var backgroundQueue: Dispatching?

    func configure(withImageRequester imageRequester: ImageRequesting? = ImageRequester(),
                   mainQueue: Dispatching = DispatchQueue.main,
                   backgroundQueue: Dispatching = defaultBackgroundQueue) {
        self.imageRequester = imageRequester
        self.mainQueue = mainQueue
        self.backgroundQueue = backgroundQueue
    }

    func loadImage(withURL url: URL) {
        backgroundQueue?.async { [weak self] in
            self?.imageRequester?.requestImage(withURL: url) { image in
                self?.mainQueue?.async {
                    self?.imageView.image = image
                }
            }
        }
    }

}

We have a new configure method that takes an imageRequester, a mainQueue, and a backgroundQueue. Note that we moved our default background queue to a static constant and added default arguments for all three injected objects. Now in AppDelegate, we just need to add a call to configure. Replace configureRootViewController with the following:

func configureRootViewController() {
    let path = "https://upload.wikimedia.org/wikipedia/commons/7/7a/Apple-swift-logo.png"
    guard let rootViewController = window?.rootViewController as? ViewController,
        let url = URL(string: path) else { return }
    rootViewController.configure()
    rootViewController.loadImage(withURL: url)
}

Run the app again to make sure everything still works as expected.

Testing ViewController

Now that we've injected all of the dependencies the view controller uses, we're ready to add tests. First let's add a mock for ImageRequester:

class MockImageRequester: ImageRequesting {

    func requestImage(withURL url: URL, completion: @escaping (UIImage?) -> Void) {
        let bundle = Bundle(for: ViewControllerTests.self)
        let url = bundle.url(forResource: "swift_logo", withExtension: "png")!
        let data = try! Data(contentsOf: url)
        let image = UIImage(data: data)!
        completion(image)
    }

}

All we're doing here is loading a .png file of the Swift logo that's already been added to the test target's bundle and passing it into the completion block.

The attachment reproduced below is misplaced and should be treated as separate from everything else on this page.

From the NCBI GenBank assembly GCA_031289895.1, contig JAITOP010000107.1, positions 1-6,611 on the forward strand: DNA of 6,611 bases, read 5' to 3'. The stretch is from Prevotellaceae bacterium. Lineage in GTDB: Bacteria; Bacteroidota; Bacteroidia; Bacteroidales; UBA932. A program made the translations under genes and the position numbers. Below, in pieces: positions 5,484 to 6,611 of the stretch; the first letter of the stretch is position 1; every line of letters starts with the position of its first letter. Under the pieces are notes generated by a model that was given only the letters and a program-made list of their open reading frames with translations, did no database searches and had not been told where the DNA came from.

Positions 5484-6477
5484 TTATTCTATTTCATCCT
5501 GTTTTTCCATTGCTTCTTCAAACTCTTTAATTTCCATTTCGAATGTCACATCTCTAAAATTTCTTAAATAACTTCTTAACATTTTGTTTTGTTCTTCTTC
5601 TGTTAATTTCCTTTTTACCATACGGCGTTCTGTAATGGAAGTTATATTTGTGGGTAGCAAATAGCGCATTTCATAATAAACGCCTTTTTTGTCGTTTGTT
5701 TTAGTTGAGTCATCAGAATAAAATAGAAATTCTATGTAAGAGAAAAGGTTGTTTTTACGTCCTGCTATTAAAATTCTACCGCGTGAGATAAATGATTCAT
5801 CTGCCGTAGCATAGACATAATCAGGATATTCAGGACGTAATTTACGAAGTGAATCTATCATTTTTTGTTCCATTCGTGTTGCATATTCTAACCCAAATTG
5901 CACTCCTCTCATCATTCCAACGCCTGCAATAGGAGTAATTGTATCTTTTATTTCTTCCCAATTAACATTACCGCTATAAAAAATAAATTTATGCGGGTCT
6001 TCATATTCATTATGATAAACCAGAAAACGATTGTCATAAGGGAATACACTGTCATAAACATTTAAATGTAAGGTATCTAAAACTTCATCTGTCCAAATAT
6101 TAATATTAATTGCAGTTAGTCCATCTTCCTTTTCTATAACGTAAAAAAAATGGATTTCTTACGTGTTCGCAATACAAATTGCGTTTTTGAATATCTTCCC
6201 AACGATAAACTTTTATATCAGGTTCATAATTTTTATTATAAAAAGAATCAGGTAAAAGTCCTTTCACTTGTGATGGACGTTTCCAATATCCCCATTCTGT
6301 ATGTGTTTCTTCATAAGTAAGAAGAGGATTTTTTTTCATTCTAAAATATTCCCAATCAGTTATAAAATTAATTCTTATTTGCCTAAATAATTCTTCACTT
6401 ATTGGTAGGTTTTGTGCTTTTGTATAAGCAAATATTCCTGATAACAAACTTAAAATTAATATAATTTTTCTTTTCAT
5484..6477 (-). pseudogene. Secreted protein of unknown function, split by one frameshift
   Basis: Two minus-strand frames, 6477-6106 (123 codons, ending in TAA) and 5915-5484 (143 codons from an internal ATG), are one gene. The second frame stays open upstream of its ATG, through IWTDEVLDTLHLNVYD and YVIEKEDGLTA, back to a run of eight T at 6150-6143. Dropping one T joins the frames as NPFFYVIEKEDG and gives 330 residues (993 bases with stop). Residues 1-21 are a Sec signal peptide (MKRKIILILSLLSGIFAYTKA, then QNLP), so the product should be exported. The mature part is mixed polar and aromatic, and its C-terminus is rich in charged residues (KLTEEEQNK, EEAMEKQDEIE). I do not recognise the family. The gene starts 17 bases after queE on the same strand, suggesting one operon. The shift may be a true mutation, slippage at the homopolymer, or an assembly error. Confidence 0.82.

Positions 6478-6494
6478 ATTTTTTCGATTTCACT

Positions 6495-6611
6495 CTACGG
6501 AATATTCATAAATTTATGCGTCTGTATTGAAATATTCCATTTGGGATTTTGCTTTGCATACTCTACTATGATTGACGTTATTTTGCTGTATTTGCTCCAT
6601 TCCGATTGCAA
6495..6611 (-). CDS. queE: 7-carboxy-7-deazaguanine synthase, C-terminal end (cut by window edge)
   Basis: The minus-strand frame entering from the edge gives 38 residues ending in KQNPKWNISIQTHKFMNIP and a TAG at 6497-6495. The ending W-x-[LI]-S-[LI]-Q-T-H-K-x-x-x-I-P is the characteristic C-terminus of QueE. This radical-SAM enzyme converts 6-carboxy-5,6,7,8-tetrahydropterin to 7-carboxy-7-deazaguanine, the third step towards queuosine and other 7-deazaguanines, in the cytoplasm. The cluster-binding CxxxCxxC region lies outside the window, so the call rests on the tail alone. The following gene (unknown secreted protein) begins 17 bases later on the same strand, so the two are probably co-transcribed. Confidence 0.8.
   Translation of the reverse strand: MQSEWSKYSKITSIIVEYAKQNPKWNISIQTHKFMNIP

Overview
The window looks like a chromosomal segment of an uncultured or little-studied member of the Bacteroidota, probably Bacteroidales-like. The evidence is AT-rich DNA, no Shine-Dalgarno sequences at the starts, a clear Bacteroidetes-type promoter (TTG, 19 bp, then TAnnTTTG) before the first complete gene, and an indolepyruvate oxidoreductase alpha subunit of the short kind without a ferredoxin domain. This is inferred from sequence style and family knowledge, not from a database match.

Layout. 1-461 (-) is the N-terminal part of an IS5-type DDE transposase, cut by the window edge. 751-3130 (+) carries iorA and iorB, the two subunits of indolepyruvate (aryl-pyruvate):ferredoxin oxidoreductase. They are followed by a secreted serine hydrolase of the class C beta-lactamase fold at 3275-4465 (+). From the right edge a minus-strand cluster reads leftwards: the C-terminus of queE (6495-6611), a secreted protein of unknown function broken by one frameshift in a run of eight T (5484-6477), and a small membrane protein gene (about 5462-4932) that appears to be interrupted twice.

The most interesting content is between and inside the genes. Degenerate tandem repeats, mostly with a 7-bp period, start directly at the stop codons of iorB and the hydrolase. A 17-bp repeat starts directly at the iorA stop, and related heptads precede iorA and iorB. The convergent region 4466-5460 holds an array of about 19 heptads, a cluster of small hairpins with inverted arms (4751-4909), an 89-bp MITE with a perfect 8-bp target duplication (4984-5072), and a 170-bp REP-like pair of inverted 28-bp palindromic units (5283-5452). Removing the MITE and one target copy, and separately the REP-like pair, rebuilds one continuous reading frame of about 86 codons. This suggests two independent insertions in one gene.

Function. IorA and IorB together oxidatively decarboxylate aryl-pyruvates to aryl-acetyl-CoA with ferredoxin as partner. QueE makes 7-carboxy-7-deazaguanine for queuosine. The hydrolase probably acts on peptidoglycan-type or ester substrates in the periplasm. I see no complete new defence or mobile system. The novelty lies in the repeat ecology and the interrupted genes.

Mocking the dispatch queues is even easier:

class MockQueue: Dispatching {

    func async(_ block: @escaping () -> Void) {
        block()
    }

}

We simply call the block that's passed in immediately.

We can now write a test for the view controller's loadImage:withURL method:

class ViewControllerTests: XCTestCase {

    let imageRequester: ImageRequesting = MockImageRequester()
    let mainQueue: Dispatching = MockQueue()
    let backgroundQueue: Dispatching = MockQueue()

    let url = URL(string: "https://commons.wikimedia.org/wiki/File:Apple-swift-logo.png")!
    
    lazy var viewController: ViewController = {
        let storyboard = UIStoryboard(name: "Main", bundle: .main)
        let viewController = storyboard.instantiateInitialViewController() as! ViewController
        viewController.configure(withImageRequester: imageRequester,
                                 mainQueue: mainQueue,
                                 backgroundQueue: backgroundQueue)
        UIApplication.shared.keyWindow?.rootViewController = viewController
        return viewController
    }()

    func testLoadImage() {
        XCTAssertNil(viewController.imageView.image)
        viewController.loadImage(withURL: url)
        XCTAssertNotNil(viewController.imageView.image)
    }
    
}

We start by declaring three mock objects for imageRequester, mainQueue, and backgroundQueue. We then declare a lazy var for the viewController instance we'll be testing, loading it from the app's main storyboard, configuring it with mocks, and setting it as the app window's root view controller.

Then in our loadImage test, we first assert that the image view's image is nil, then call loadImage with a sample URL, and finally assert that the image view's image is no longer nil.


In this tutorial, we saw how we can make asynchronous code, even fire and forget requests, testable using dependency injection. With this approach, we can make our test suites run faster and more reliably. Dependency injection with protocols also makes our code easier to understand by cleary defining what each dependency does in the context we are testing. It this example, DispatchQueue and ImageRequester could have significantly more functionality than is needed by ViewController. Using protocols we can define the API ViewController needs from each and quickly see exactly what these dependencies are doing.

The source code for this project is on GitHub here.